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Helmut Schmidt, Published August 31 2013

All-day kindergarten a big draw in Moorhead

MOORHEAD – The Moorhead School Board’s decision to start all-day kindergarten this fall appears to have paid off.

As of Friday morning, the Moorhead School District had 492 kindergartners registered for all-day classes, with just three families choosing to send their children for traditional half-day classes, Assistant Superintendent Wayne Kazmierczak said.

That means the district will open school Tuesday with 22 classrooms of kindergartners.

District staff estimated in May that kindergarten numbers could jump to 475 students with all-day kindergarten, but Kazmierczak told the school board it would be wiser to set aside extra classroom space.

Turns out, he was right. A 10th kindergarten classroom was added early last week at the Probstfield Center for Education.

Robert Asp and Ellen Hopkins elementary schools each have six full classrooms of kindergartners, Kazmierczak said.

“We more than doubled our teaching staff at the kindergarten level,” he said.

The mystery is where enrollment will top out as late students are signed up after Labor Day.

At Ellen Hopkins, kindergarten teachers Carrie Arness and Megan Hilleren were sharing tips for handling the first day of school as Hilleren set up her room.

Arness said the Moorhead School District’s late influx of kindergartners has made life interesting.

“I wish I could just wear a T-shirt that says, ‘Have you registered for kindergarten?’ ” she said.

Hilleren promised that teachers will have no problem filling the day with learning for the kindergartners.

“The truth is, we were trying to cram so many things into a half day. Kindergarten has changed. It’s more like first grade now,” Hilleren said.

Move to pay off

In May, Gov. Mark Dayton approved an education budget that provided $134 million to pay for free all-day kindergarten options during the 2014-15 school year for all of the state’s public school districts.

The Moorhead School Board then signed off on spending $1.2 million to start all-day kindergarten for the 2013-14 school year, a full year before state funding would start rolling in.

Through the last school year, Moorhead public schools offered half-day kindergarten at no charge. Families had the option of paying up to $1,200 a year for the Kinder Plus program, an optional half-day kindergarten program that is now discontinued.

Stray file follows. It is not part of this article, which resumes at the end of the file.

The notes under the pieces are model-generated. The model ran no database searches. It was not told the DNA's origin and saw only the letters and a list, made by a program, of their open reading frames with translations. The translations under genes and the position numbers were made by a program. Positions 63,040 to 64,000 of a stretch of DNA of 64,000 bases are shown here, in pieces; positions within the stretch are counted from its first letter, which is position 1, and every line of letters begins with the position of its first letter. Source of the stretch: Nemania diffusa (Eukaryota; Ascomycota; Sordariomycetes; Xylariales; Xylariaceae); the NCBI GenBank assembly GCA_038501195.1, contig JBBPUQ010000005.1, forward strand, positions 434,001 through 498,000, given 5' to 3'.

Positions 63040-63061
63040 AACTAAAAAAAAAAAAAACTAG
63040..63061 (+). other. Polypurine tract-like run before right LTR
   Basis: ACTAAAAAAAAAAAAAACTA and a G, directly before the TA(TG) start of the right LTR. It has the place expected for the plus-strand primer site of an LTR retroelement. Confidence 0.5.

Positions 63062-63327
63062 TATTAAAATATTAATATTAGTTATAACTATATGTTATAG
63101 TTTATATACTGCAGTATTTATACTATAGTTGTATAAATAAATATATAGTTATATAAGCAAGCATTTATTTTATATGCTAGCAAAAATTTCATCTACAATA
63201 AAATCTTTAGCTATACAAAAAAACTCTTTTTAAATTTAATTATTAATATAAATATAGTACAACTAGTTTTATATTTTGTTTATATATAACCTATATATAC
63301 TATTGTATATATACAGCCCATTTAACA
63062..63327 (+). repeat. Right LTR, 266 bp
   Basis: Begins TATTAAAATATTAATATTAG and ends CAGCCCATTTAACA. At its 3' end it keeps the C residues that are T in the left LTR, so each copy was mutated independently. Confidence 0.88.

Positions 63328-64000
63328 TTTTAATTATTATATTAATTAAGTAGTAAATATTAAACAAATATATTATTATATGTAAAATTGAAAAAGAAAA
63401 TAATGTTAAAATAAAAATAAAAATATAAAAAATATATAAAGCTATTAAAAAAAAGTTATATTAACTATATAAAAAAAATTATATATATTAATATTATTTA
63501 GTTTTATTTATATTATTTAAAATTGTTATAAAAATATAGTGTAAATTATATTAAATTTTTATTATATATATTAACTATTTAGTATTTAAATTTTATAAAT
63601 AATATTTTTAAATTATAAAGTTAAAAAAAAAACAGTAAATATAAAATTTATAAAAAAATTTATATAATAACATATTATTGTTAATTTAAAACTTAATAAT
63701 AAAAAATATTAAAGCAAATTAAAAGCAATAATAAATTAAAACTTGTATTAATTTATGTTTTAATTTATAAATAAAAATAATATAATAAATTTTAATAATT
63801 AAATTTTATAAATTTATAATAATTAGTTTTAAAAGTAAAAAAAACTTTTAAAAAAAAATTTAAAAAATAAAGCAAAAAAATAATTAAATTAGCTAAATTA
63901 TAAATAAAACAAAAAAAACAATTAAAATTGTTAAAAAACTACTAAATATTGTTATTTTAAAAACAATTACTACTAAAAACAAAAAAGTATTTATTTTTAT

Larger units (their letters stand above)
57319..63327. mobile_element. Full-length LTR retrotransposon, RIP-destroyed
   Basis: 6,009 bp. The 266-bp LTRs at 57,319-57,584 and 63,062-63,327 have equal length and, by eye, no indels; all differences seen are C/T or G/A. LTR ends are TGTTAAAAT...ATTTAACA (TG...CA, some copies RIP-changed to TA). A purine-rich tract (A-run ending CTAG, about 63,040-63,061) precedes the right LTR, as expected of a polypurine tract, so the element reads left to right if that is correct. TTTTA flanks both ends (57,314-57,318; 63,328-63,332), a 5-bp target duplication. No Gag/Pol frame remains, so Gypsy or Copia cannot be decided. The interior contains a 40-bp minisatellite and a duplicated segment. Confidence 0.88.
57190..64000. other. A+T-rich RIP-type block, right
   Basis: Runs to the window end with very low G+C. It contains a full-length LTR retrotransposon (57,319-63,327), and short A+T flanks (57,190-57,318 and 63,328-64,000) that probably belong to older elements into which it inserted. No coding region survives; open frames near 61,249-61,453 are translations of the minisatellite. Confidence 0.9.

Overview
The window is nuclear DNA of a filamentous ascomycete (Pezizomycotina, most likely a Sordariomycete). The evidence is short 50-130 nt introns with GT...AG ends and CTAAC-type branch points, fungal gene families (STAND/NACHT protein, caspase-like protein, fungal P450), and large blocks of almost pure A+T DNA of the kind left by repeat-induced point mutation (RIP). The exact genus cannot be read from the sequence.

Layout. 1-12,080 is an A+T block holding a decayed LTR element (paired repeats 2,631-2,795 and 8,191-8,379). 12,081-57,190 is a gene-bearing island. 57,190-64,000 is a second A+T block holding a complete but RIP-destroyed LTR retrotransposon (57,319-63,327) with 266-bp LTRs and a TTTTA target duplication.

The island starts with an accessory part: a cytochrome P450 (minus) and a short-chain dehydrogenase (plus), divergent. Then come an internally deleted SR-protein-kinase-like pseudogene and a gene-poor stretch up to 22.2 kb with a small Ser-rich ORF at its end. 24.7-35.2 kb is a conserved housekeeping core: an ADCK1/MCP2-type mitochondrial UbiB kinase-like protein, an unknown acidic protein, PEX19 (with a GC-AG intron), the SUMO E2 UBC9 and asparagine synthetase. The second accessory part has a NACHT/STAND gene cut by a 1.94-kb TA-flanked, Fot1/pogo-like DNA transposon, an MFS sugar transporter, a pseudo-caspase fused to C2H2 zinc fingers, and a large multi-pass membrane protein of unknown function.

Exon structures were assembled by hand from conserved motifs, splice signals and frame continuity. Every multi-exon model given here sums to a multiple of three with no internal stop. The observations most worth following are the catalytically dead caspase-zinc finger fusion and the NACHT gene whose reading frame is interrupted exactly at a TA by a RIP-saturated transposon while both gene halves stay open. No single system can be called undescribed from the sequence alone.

Superintendent Lynne Kovash expects the move to all-day kindergarten to pay off in improved test scores, particularly for children in low-income families.

“I think it’s important for their learning,” she said. “It really gives them that head start that we haven’t been able to offer. I think we’ve seen in districts across the nation that all-day kindergarten works for students.”

It’s important for students to be able to read well by the start of third grade so they don’t get left behind in their studies, Kovash said.

Third grade is the first year Minnesota does comprehensive student testing, and Kovash said the district’s students lag in the test scores.

“I think some of that may be attributed to not having all-day kindergarten,” she said.

Tide of students

Kovash said registration for all-day kindergarten hasn’t been without hiccups.

On June 1, the program had 379 students registered. By mid-July, it was up to 411. At the end of July, it was about 420, Kovash said. On Aug. 15, registration was up to 436 students, and then the tide of students really began to roll in, she said.

“I’m starting to understand how West Fargo feels,” Kovash said, referring to the western metro city that has seen a tremendous housing boom and growth in public school enrollment in recent years.

At the Probstfield Center, Alicia Ryland had a stepladder in hand Friday and was busy hanging curtains on the windows and in front of shelving units in her new kindergarten room.

Ryland was hired as a preschool program teacher in mid-August. On Tuesday, her kindergarten teaching career was jump-started when she was hired to teach an all-day class.

“I’ve spent a lot of time here” shaping up the classroom, she said. “I feel much happier.”

So far, Ryland has 20 students. She hosted them at a back-to-school night she put on especially for them Thursday.

“I’m excited. Very excited for the year,” she said.

Readers can reach Forum reporter Helmut Schmidt at (701) 241-5583